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Supplement sponsor: American Academy of Family Physicians. Funding provided by the U.S. Department of Health and Human Services, Centers for Disease Control and Prevention, cooperative agreement number NU84DD000010.

Fam Pract Manag. 2020;27(6):41-44


Risky alcohol use, defined as any level of alcohol consumption which increases the risk of harm to oneself or others, is both a substance use disorder and a medical issue.1 Recognized as one of the leading preventable causes of death, risky alcohol use leads to more than 95,000 deaths each year in the United States.2Family physicians and other primary care clinicians are in an ideal position to facilitate the prevention of morbidity and mortality associated with risky alcohol use.3 Many professional organizations recognize the importance of screening and behavioral counseling interventions to reduce alcohol misuse, including the American Academy of Family Physicians (AAFP), the American College of Obstetricians and Gynecologists (ACOG), and the U.S. Preventive Services Task Force (USPSTF).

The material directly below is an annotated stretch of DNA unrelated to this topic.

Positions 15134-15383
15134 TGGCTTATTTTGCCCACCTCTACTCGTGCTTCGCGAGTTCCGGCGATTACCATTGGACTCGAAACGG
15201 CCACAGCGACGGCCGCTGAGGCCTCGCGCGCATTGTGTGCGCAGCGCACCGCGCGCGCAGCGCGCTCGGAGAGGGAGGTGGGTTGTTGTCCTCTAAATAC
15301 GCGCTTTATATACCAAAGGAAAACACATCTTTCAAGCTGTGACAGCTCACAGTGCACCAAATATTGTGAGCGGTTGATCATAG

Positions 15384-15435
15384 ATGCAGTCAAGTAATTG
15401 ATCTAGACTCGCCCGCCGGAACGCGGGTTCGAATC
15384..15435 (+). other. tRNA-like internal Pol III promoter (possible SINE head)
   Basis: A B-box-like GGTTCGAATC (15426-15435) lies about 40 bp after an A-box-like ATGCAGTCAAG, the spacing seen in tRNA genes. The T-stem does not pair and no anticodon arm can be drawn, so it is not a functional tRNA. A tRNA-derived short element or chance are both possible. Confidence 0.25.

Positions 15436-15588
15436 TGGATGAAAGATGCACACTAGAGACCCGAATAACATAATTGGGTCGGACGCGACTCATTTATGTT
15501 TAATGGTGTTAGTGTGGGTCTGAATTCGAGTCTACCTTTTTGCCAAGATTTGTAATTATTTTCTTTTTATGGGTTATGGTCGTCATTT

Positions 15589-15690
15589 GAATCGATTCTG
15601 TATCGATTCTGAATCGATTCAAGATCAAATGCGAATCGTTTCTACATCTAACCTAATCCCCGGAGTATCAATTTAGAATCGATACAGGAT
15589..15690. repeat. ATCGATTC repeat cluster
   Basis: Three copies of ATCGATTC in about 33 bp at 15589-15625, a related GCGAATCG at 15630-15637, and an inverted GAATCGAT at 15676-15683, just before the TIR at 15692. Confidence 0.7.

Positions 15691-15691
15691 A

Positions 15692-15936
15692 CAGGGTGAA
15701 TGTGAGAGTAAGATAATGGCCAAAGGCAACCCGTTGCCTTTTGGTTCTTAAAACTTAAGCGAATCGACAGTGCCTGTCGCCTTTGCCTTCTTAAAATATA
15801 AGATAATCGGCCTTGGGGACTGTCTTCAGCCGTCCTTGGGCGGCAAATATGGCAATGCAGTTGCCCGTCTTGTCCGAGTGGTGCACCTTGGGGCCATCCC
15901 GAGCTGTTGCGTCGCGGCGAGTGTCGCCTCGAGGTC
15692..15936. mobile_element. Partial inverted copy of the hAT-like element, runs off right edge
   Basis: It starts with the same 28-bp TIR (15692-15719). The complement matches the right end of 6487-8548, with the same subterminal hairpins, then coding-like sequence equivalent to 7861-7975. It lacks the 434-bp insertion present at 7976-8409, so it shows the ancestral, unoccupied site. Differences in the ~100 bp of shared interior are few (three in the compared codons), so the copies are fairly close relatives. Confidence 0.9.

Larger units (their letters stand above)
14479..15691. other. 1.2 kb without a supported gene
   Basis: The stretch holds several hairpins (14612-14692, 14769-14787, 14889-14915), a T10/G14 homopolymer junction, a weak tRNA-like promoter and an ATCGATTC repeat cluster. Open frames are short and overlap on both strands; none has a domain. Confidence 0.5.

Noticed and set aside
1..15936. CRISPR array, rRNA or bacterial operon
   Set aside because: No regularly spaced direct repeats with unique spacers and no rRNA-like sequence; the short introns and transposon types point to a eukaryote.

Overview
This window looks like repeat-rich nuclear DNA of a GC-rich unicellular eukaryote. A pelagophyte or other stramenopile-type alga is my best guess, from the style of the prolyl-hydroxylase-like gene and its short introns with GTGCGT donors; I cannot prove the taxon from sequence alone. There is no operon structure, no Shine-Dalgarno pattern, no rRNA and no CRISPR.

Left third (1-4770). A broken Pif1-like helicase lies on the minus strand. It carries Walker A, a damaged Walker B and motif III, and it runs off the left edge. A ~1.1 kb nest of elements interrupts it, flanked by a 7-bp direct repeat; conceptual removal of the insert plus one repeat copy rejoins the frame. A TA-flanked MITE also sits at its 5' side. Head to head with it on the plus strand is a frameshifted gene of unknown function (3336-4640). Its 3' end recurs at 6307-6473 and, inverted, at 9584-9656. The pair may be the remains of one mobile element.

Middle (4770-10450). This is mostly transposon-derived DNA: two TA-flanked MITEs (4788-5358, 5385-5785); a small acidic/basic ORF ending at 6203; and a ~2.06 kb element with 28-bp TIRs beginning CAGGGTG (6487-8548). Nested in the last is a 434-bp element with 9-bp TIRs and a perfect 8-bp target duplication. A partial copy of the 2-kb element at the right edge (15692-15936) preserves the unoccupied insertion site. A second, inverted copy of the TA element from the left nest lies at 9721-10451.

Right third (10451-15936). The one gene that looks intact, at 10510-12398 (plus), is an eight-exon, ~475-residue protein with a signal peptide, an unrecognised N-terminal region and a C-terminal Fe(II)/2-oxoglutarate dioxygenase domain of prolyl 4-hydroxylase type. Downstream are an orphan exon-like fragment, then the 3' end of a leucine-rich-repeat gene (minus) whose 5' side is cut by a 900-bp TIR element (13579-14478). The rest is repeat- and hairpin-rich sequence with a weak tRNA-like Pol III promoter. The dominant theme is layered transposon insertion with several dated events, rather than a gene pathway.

The following are the USPSTF recommendations for alcohol screening and brief intervention (SBI) for adults and adolescents:

PopulationAdults, Including Individuals Who Are PregnantAdolescents
RecommendationScreen for unhealthy alcohol use and provide persons engaged in risky or hazardous drinking with brief behavioral counseling interventions.
Grade: B
No recommendation
Grade: I (insufficient evidence)

Brief screening instruments can detect unhealthy alcohol use with acceptable sensitivity and specificity in primary care.

Screening testsOne- to three-item screening instruments are accurate for assessing unhealthy alcohol use in adults 18 years or older. These instruments include the Single-Item Alcohol Screening Questionnaire (SASQ) and the Alcohol Use Disorders Identification Test-Consumption (AUDIT-C).
Treatments and interventionsBrief behavioral counseling interventions were found to reduce unhealthy alcohol use in adults 18 years or older, including individuals who are pregnant. Effective behavioral counseling interventions vary in their specific components, administration, length, and number of interactions. The USPSTF was unable to identify specific intervention characteristics or components that were clearly associated with improved outcomes.

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